Background: The performer is my college roommate and friend. She spent the first fifteen years of her life in Minneapolis, Minnesota before moving to Thousand Oaks, California for high school. She is currently in her twenties and attends school at the University of Southern California.
Totally rad llama
Don’t forget Barack-a-llama”
Context: The llama song was traditionally performed around age eight and stopped around age eleven. The performer cannot recall any particular reasons for starting it up, it was just the sort of thing chanted on the playground when bored. The llama hand motion (ring and middle finger touching thumb and pinky and index pointing up to form a llama head) was essential to performance.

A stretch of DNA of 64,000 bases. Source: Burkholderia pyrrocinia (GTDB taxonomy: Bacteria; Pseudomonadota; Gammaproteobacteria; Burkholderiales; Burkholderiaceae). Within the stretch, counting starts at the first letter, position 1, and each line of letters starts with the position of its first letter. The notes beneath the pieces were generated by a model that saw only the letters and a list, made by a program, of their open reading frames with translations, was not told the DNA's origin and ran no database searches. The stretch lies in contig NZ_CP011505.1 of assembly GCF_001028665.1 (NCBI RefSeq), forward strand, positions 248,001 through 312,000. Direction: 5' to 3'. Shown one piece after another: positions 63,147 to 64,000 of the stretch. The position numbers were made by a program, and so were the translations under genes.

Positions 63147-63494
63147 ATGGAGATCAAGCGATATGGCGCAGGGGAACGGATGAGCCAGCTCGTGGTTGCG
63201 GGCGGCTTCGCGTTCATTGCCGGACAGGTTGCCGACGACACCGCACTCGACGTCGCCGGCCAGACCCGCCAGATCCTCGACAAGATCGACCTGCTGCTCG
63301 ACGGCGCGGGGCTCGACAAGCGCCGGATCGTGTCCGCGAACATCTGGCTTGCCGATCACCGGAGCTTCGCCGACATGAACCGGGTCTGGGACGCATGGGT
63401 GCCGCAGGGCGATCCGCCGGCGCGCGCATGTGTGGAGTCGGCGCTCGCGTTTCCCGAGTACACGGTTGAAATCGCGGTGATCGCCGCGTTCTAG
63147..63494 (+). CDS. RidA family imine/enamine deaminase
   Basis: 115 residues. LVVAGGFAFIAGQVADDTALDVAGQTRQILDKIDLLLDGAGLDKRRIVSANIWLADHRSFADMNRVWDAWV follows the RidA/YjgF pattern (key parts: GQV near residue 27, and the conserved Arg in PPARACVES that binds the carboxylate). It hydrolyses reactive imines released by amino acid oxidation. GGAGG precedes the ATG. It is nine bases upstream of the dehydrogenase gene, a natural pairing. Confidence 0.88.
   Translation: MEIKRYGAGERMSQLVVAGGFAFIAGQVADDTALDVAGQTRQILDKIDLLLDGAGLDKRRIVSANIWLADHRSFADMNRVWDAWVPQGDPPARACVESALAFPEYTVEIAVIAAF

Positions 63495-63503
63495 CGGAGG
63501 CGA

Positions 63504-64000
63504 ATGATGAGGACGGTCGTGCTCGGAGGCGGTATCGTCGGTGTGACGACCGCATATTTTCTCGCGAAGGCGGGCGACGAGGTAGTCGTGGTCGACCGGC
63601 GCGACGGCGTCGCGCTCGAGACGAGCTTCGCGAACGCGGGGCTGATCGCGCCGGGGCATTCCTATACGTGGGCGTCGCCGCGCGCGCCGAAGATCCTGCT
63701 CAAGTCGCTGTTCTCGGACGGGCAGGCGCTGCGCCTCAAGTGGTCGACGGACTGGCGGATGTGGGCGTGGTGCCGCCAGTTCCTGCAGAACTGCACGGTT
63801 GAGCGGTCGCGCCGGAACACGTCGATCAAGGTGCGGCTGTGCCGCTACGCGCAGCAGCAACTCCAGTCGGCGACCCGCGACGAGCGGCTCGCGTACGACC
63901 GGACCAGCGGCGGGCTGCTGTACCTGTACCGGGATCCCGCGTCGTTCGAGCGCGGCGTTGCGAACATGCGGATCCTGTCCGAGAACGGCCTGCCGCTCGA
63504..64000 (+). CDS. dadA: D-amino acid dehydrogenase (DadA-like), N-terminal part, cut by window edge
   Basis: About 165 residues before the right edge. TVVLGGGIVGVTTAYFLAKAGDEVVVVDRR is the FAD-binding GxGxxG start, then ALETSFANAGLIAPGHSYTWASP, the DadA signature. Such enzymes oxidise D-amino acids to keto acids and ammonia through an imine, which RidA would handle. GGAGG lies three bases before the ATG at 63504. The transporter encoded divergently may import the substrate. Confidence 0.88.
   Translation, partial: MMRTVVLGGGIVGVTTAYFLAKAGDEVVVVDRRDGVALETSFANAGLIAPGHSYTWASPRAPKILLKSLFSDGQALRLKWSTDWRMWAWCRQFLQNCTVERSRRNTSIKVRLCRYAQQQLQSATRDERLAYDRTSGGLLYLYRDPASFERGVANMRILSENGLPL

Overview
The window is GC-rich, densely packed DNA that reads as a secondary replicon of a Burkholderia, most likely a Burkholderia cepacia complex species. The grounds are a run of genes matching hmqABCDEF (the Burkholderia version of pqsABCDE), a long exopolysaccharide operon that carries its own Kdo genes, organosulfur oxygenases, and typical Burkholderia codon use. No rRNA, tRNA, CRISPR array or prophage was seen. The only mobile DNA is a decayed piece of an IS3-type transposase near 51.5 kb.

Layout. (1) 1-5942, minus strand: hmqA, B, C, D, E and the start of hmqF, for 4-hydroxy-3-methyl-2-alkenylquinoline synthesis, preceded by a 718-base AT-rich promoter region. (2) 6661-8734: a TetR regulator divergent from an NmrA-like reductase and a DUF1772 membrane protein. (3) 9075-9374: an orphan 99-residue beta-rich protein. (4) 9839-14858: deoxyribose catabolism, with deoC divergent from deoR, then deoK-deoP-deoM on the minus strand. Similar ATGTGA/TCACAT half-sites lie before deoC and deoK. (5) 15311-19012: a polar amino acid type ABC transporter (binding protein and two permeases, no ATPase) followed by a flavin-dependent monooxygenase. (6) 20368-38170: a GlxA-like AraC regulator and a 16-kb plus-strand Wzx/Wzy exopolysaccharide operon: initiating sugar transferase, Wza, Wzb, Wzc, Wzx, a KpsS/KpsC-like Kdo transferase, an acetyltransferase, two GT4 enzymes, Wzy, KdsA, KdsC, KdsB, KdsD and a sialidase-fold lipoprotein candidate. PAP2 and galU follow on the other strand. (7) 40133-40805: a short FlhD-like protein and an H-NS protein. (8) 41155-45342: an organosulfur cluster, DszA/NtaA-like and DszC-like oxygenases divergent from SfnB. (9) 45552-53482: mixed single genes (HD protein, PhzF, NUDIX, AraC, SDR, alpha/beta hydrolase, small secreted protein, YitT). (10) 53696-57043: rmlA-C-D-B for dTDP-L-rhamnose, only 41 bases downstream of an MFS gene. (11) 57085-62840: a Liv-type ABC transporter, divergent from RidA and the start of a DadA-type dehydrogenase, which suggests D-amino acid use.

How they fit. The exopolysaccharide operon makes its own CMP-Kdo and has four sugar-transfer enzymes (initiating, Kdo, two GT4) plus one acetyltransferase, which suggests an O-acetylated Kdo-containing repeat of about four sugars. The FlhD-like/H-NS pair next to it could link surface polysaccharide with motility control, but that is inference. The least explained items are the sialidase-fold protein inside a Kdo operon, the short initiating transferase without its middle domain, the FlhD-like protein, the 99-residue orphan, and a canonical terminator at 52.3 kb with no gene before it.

Thoughts: I am familiar with the llama song, despite growing up in a different state than the performer. Her version has slightly different, more appropriate lyrics, despite the rhythm and the hand motions being the same. The part that surprised me the most was the final line “don’t forget Barack-a-llama,” because it specifically dates the song around the year 2008, when Barack Obama was first elected as President of the United States. Contextually, I think that this reference is an interesting measure of what children pay attention to—most elementary school-aged children would not be aware of politics before the 2008 election, but the event was memorable enough that proper nouns stripped of all political or historical meaning would work their way into children’s playground folk culture. The preoccupation with llamas is something else I’ve always wondered about, because I recall other childhood songs and jokes about them. I think it’s a combination of the unique spelling (the double “ll” is not common for English speakers), the inner rhyme of the word “llama,” and the fact that llamas were a rarer animal than, say, dogs or horses. For young children just getting familiar with the English language, the word “llama” is both easy to rhyme and funny to describe, as demonstrated with this song.